Make a celebration of Earth Day last a whole week with an Earth Week Spirit Week. Students and staff will love themed days that help remind them and educate them on ways to take care of the Earth.
At my school, I run an environmental club with a coworker for third and fourth graders. We figured that Earth Day needed to be our club’s main day. It seemed like the perfect day for us to get the whole school involved in going green. We brainstormed with the students to see how they wanted to help others get involved. We soon realized that there are so many ways to help the Earth, we couldn’t stick to just one day. Instead, we wanted to celebrate the whole week!
Earth Week Spirit Week
What better way to get people excited than having a spirit week. We matched different ways to help the Earth with different colors that could represent them. Each morning, I encourage students to think about helping the planet while getting ready for school and picking out their outfits. Spirit week was a double win for us teachers, because it also meant jeans everyday, and teachers will get behind just about anything for a jeans day.
These are some of the topics we discussed for our spirit week: water conservation, energy conservation, reusing, gardening, carpooling or walking, recycling, reducing, and packing a waste free lunch.
Knowledge + Action = A Happy Planet
We realized wearing a certain color or dressing a certain way, wouldn’t be enough. Instead, our club members needed to get to work researching each theme. Students researched different facts and different action steps students could take. Without knowledge, students wouldn’t know why different Earth week themes mattered, and without action, students wouldn’t know what they could do to help.
The club members took their research and turned them into morning announcements. This way, each day, they could teach their classmates about the different topics. During the announcements, the other students wrote down what they learned on a daily recording sheet. For younger students, they drew a picture of something they could do to help, and older students wrote down one fact and one action step. Students’ announcements were also sent to the teachers so that teachers and their classes could look over the information more carefully.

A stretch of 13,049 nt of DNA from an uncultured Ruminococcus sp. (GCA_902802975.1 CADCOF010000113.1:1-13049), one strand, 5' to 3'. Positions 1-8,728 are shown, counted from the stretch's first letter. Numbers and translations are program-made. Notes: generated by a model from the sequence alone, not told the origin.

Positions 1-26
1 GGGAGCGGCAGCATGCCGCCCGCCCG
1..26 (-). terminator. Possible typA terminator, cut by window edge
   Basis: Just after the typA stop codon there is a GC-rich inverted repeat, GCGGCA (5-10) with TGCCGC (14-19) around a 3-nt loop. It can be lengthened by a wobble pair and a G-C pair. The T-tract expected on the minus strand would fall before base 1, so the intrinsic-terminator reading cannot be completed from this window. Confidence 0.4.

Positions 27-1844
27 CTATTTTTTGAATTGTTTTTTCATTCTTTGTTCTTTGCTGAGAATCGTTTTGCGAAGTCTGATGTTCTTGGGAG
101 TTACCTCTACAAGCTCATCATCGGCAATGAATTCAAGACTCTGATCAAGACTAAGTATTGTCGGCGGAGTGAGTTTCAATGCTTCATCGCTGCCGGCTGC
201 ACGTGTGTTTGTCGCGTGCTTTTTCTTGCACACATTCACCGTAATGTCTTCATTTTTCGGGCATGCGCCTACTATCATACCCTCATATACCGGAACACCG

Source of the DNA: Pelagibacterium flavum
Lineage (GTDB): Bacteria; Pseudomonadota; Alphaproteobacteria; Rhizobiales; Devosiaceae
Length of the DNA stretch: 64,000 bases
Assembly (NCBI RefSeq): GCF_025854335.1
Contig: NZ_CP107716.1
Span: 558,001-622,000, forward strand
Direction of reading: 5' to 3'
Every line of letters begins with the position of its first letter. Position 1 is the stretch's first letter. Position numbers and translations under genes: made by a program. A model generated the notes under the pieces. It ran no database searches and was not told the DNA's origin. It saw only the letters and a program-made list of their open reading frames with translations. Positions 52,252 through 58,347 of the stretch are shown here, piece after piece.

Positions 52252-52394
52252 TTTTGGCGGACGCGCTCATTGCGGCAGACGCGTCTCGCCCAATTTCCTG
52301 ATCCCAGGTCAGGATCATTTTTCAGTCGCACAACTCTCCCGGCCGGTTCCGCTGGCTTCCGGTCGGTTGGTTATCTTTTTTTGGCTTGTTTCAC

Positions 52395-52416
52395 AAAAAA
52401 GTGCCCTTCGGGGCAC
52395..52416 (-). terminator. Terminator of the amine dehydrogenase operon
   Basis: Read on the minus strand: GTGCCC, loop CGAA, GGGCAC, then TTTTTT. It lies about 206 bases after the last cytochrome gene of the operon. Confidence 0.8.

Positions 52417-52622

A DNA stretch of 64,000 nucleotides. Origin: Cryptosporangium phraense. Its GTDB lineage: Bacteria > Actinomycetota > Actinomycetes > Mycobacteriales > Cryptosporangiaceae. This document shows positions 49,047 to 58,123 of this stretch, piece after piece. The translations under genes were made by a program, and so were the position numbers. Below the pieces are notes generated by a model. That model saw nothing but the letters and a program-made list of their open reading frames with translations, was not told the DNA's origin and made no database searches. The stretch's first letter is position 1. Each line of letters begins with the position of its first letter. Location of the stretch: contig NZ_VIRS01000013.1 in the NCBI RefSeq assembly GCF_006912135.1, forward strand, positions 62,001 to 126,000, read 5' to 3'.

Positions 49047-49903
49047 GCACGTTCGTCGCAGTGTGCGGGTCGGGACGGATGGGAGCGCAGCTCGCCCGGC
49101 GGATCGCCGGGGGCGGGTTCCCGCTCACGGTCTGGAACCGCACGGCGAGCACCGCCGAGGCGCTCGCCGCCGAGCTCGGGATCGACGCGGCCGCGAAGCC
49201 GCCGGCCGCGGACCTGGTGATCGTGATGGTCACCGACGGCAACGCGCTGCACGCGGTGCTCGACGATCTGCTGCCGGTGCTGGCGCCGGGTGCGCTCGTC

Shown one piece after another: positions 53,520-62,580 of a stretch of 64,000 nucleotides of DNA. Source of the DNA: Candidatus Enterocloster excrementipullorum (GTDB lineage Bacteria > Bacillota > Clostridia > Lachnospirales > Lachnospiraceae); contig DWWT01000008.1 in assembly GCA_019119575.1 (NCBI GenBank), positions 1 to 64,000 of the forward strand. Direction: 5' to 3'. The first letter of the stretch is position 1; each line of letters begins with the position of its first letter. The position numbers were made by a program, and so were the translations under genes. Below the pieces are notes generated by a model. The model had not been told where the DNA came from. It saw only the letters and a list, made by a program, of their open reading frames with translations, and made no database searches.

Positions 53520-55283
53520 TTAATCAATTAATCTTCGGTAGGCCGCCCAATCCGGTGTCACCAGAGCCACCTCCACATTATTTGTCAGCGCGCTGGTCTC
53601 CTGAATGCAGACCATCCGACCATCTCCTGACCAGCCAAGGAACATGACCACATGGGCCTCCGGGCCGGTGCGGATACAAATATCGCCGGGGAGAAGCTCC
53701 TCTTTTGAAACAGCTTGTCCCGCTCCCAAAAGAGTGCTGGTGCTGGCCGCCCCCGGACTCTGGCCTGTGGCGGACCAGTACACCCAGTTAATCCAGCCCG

Measurable Student Engagement for Earth Week Spirit Week
Each year, we try to get the school involved with something that we can measure and celebrate. These measurable engagement activities can connect to one of the daily themes. For management sake, I would recommend picking only one each year. This will also give you a chance to make the week a little different the following year, too.
One year, we had a battery drive during the week. We shared how many pounds of batteries we collected that would be recycled instead of thrown away. (Here is a pro tip to anyone wanting to do a battery drive, make sure to check with the city first so you have somewhere to drop them off. Many places only allow for households to drop off batteries and something special needs to be arranged for a large quantity).
Another year, we had the janitors help us weigh our garbage after a normal lunch. The next day, we promoted a waste free lunch and weighed the trash again. With a little bit of math, we were able to see how much waste we prevented from going into the landfill.
Another engaging idea is to have students complete an energy audit both in their classrooms and at their homes. This energy search allowed students to see the different ways they were using electricity and make changes. There is even a follow up activity that allows students to complete the audit again at the end of the school year to track growth.
It is great to weave the daily theme into the curriculum, too. This helps give students more exposure to the theme and allows them to interact with the topics in different ways. For example, a reading comprehension page lets students read about the given theme. They can reflect and relate back to the character of the story to visualize how they can make a difference, too.
Solving math problems about the theme can provide students with more knowledge about a theme. They can also start to see the impact they have when they compare numbers about how much water is wasted during certain activities or how much space can be saved in the landfill by recycling.
For older students, you can have them write their own passages and math problems. This is a great way for them to engage with the content on a deeper level.
Already Made for You Earth Week
As part of our environment club, students took on the planning for Earth Week. However, if you are looking for a way to celebrate Earth Week with your Upper Elementary students, you can grab the already made packet here.
Inside, you will find an Earth Day schedule, a daily recording sheet for the week for knowledge and action steps, premade facts and action steps for each daily theme, a reading comprehension page for each daily theme, and word problems for each day. These pages are targeted for third or fourth graders.
Other Ways to Celebrate The Earth
There are so many great ways to celebrate the Earth, both on Earth Day and everyday. Here is a link to some of my other favorite ways to incorporate taking care of the Earth into your classroom.
I would love to hear about your favorite way you celebrate Earth in your classroom. Comment below! The first 3 people to comment will get a copy of my Earth Week Spirit Week packet for free. (Just send me an email after you comment: firstname.lastname@example.org )